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ARCHAEOLOGY

ARCHAEOLOGY November - December 2016

ARCHAEOLOGY magazine offers readers incisive reporting, vivid storytelling, compelling photography – and the latest news from around the globe – all devoted to exploring the world’s ancient past. Whether reporting from a dive on an Arctic shipwreck, trekking through Afghanistan, or digging just beneath Beirut, ARCHAEOLOGY’s editors and writers bring readers the science, and the magic, of archaeological discovery.

Country:
United States
Language:
English
Publisher:
Archaeological Institute of America
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6 Issues

in this issue

2 min.
the architecture of belief

Archaeology is in no way a static science. “Expanding the Story” (page 26), by Jerusalem-based journalist Sara Toth Stub covers new interpretations of the significance of an eighth-century a.d. desert castle called Khirbet al-Mafjar located just outside the ancient city of Jericho. The castle’s sumptuous stuccowork and incomparable mosaics led early twentieth-century researchers to conclude that it may have been the retreat of a self-indulgent ruler. Now, however, archaeologists have determined that Khirbet al-Mafjar was the palatial home and agricultural center of a ruling Umayyad family that used hospitality as both a tool of diplomacy and as a means to convert surrounding tribesmen to Islam. Halloween is one of our most celebrated and beloved holidays. But what are its origins? In “Samhain Revival” (page 34), writer Erin Mullally visits the Hill of…

2 min.
the past in the present

Human societies have developed through climatic cycles—some long, some short. The 100,000-year oscillations of the Pleistocene, for example, resulted in more than 20 ice ages, and there have been much shorter cycles of 1,500 years, of centuries, and even of decades. Sometimes climate shifts suddenly. A change in ocean circulation, for example, caused the 1,000-year cold snap called the Younger Dryas around 13,000 years ago, while the eruption of Mt. Tambora in Indonesia may have caused the “Year Without a Summer” in 1816. People have adapted to these climate changes in many cases, but they can also be highly disruptive to human activity. It is thought that sudden climate shifts impacted humans at a critical moment— when farming began in the Middle East about 13,000 years ago. I’ve excavated sites from…

2 min.
letters

Wartime Weaponry The gun shown on page 48 (“A Splendid Failure,” September/October 2016) is actually a model 1836 flintlock conversion pistol. This weapon was manufactured by Robert Johnson in Middletown, Connecticut, and was later modified, probably after the Mexican War, for percussion ignition. It is rare! Thanks for an interesting and well-written article about the ironclad. Carl Adamczyk Philadelphia, PA The Responsible Parties In reference to “A Splendid Failure,” I would like to make the following comment: The article states, “Moreover, it is a captured ‘enemy’ vessel, so the ship and its contents, including unexploded ordnance, belong to the U.S. Navy.” While it is true that the Naval History and Heritage Command (NHHC) now has custody of the wreck, it is not the de facto custodian of Confederate naval vessels and contents. The United…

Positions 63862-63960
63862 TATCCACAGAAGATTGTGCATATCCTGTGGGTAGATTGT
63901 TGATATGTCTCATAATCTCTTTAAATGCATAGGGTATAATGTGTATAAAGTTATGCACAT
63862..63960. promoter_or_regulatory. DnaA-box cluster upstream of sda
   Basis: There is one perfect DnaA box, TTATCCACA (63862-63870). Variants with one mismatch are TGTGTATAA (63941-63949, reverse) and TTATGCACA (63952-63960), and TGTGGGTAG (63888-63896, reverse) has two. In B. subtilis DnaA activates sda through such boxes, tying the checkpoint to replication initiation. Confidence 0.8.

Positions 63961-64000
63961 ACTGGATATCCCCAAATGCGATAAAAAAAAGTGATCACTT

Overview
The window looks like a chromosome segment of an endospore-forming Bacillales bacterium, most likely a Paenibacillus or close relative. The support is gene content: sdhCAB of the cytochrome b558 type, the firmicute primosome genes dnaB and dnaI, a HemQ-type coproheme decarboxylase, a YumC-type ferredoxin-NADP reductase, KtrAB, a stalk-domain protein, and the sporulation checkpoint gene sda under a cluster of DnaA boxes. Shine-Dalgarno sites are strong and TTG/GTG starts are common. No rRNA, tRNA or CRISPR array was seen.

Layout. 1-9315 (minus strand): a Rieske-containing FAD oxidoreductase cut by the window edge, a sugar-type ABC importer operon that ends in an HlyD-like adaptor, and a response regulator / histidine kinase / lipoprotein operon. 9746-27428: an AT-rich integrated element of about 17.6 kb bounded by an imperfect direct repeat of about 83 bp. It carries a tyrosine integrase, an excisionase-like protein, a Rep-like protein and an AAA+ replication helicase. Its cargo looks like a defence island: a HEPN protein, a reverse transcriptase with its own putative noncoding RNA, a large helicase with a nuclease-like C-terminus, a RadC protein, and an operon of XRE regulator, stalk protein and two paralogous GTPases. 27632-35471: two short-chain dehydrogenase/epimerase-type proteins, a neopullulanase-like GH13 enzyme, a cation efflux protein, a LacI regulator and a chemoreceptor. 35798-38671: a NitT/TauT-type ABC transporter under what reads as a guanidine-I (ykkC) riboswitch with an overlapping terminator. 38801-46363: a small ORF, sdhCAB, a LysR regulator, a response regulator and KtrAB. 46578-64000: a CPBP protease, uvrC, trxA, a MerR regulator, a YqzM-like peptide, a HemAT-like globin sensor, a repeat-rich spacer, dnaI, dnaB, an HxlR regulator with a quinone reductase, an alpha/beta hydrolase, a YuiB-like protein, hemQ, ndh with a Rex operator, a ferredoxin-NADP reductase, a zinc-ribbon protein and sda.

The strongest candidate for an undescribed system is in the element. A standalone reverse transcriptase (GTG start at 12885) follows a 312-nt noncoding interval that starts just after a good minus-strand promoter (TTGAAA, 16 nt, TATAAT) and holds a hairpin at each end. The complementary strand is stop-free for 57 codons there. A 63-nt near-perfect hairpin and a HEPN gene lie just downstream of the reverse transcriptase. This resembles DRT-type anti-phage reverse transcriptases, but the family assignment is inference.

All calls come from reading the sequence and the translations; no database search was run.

3 min.
piltdown’s lone forger

You see before you, ladies and gentlemen of the jury, the coldest of cases, an archaeological fraud perpetrated more than 100 years ago, concerning the evolution of humankind, the scientific process, and personal ambition. It centers on Piltdown Man, paleoanthropology’s greatest whodunit. In February 1912, amateur fossil collector Charles Dawson wrote to Arthur Smith Woodward, distinguished Keeper of Geology at the British Museum of Natural History (now just the Natural History Museum), to tell him of a new find, “a thick portion of a human(?) skull.” The previous decades had seen the identification of Homo erectus and Homo heidelbergensis, and scientists and antiquarians were on the hunt for more—specifically human ancestors with apelike features and bigger, humanlike brains. Two years of excavation at the site of Dawson’s find, Piltdown, Sussex, yielded…

2 min.
off the grid

The Gallo-Roman site at presentday Saint-Romain-en-Gal in Rhône, France, was discovered in 1967 when the construction of a high school revealed remains of Vienne, a city known in antiquity as Vienna. It was the capital of the Allobroges, a Gallic tribe, and became a Roman colony in 47b.c.under the rule of Julius Caesar. Ultimately, Vienna was one of the most important and prosperous towns in Roman Gaul due to its location on the Rhône River. Vienna occupied both sides of the river, with the residential and commercial district on the east, and the political and religious center on the west. The site was excavated annually between 1981 and 2012, when funding dried up. M’hammed Behel, director and conservator at the Gallo-Roman Museum there says it is one of the biggest…

1 min.
codex subtext

In the mid-1500s, a family of the Mixtec people in Oaxaca, Mexico, recorded their historic deeds in a book now known as the Selden Codex. But books were scarce at the time, so they took an old text, covered it with white gesso, and then painted their new narrative on top. Now researchers in the Netherlands and the United Kingdom have been able to use a technique called hyperspectral imaging to see parts of the older text without damaging the newer one. The images are not sharp enough to read or date the glyphs, but several identifiable figures have emerged, including a line of spear-carrying men possibly marching off to war.…